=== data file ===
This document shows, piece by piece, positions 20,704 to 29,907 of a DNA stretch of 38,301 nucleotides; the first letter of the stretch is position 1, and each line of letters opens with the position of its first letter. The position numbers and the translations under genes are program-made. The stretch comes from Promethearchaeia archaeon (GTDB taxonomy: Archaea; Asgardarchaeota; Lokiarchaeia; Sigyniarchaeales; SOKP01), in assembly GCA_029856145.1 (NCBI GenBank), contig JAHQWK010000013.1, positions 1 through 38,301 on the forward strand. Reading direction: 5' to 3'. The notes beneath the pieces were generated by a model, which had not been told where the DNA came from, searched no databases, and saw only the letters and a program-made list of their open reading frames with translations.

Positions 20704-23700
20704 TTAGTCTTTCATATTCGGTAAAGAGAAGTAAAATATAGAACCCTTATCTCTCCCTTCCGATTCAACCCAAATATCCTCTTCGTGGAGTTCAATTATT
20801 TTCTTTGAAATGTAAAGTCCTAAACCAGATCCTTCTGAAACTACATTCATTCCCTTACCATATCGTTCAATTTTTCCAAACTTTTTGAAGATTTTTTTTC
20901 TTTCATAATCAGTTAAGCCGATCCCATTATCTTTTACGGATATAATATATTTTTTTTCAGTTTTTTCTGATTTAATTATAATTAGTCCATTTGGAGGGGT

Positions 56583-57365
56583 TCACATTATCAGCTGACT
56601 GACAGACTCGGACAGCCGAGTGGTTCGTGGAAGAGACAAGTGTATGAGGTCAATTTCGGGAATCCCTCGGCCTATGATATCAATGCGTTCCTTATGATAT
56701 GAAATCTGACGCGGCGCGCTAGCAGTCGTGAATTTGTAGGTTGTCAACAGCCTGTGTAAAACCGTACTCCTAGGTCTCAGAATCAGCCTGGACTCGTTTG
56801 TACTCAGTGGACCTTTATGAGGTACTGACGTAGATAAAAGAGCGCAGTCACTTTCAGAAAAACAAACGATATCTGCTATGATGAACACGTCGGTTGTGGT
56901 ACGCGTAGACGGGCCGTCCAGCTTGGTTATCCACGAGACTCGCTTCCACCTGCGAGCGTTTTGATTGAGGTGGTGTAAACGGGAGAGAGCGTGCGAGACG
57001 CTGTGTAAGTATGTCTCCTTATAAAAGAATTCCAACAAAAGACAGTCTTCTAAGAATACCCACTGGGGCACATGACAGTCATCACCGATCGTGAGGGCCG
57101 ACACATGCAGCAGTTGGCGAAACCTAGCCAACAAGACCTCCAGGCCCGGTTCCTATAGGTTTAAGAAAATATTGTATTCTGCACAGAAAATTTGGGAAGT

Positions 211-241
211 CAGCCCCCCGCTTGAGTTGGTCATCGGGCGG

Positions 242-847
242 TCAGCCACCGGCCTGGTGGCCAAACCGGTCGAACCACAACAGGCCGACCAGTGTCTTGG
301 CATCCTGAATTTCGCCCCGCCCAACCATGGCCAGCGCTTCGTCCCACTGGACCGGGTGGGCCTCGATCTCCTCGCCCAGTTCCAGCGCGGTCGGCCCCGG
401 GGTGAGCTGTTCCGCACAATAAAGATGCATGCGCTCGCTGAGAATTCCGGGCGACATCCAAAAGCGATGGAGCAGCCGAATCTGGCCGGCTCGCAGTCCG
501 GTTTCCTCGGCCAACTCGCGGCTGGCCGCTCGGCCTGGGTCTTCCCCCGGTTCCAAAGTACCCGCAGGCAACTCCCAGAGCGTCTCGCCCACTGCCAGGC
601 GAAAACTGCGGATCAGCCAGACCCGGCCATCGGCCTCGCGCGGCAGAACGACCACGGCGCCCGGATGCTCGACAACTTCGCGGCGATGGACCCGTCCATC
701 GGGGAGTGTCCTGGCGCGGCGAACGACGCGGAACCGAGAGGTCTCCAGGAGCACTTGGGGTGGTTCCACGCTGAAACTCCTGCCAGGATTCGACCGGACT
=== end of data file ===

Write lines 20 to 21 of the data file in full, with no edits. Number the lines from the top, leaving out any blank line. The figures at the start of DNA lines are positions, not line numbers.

501 GTTTCCTCGGCCAACTCGCGGCTGGCCGCTCGGCCTGGGTCTTCCCCCGGTTCCAAAGTACCCGCAGGCAACTCCCAGAGCGTCTCGCCCACTGCCAGGC
601 GAAAACTGCGGATCAGCCAGACCCGGCCATCGGCCTCGCGCGGCAGAACGACCACGGCGCCCGGATGCTCGACAACTTCGCGGCGATGGACCCGTCCATC